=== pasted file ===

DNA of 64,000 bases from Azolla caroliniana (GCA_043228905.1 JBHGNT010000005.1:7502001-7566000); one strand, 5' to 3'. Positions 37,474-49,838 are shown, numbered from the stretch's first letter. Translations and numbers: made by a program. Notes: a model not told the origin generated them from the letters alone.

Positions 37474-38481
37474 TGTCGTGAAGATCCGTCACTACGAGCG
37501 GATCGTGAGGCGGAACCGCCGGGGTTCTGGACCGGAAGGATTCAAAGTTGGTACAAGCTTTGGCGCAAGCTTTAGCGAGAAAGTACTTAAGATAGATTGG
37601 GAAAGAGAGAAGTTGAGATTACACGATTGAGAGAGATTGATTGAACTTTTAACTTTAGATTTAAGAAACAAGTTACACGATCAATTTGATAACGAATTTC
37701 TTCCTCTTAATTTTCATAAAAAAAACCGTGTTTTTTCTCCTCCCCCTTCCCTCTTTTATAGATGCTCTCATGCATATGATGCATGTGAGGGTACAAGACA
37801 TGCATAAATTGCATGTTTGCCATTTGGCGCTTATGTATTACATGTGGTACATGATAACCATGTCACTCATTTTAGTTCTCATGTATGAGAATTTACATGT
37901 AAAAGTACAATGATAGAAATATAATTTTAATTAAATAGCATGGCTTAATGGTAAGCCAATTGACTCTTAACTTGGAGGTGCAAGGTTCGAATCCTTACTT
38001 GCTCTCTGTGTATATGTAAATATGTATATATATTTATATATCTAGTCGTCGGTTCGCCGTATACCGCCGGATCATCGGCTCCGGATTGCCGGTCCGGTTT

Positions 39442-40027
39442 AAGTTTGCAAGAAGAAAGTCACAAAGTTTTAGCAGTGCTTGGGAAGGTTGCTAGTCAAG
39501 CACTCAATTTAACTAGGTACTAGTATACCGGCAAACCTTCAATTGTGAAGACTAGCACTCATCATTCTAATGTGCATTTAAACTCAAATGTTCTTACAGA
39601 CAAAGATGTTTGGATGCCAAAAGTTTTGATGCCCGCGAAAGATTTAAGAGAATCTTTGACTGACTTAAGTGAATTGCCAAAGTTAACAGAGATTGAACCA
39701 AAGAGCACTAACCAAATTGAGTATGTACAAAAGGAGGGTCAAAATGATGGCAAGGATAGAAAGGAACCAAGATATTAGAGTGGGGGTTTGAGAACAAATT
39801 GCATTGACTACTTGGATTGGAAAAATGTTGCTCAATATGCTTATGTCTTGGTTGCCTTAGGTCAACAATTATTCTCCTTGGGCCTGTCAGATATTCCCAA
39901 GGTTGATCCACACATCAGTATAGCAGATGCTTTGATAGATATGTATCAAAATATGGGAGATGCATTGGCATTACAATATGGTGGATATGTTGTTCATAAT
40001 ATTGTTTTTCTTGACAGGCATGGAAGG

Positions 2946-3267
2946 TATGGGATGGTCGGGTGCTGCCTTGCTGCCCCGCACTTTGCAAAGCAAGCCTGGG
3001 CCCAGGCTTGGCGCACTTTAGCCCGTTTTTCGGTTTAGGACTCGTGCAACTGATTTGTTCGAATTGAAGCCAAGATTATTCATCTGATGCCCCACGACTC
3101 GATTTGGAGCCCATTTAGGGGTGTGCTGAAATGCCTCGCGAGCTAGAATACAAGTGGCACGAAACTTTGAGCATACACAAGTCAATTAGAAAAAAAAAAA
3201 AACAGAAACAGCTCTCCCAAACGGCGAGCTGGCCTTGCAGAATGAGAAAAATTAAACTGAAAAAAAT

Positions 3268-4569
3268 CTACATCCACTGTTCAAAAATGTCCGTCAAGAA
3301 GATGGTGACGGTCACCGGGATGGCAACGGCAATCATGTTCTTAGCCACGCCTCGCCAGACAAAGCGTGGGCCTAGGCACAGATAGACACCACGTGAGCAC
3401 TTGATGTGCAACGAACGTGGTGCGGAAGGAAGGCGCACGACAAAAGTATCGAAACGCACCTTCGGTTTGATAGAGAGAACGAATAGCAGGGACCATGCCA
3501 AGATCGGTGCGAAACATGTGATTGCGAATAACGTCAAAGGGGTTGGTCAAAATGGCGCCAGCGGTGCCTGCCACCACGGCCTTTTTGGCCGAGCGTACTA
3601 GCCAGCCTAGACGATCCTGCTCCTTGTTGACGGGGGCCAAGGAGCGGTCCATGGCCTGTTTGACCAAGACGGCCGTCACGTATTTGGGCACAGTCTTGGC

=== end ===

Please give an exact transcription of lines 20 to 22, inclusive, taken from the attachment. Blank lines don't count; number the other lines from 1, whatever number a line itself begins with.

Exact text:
3001 CCCAGGCTTGGCGCACTTTAGCCCGTTTTTCGGTTTAGGACTCGTGCAACTGATTTGTTCGAATTGAAGCCAAGATTATTCATCTGATGCCCCACGACTC
3101 GATTTGGAGCCCATTTAGGGGTGTGCTGAAATGCCTCGCGAGCTAGAATACAAGTGGCACGAAACTTTGAGCATACACAAGTCAATTAGAAAAAAAAAAA
3201 AACAGAAACAGCTCTCCCAAACGGCGAGCTGGCCTTGCAGAATGAGAAAAATTAAACTGAAAAAAAT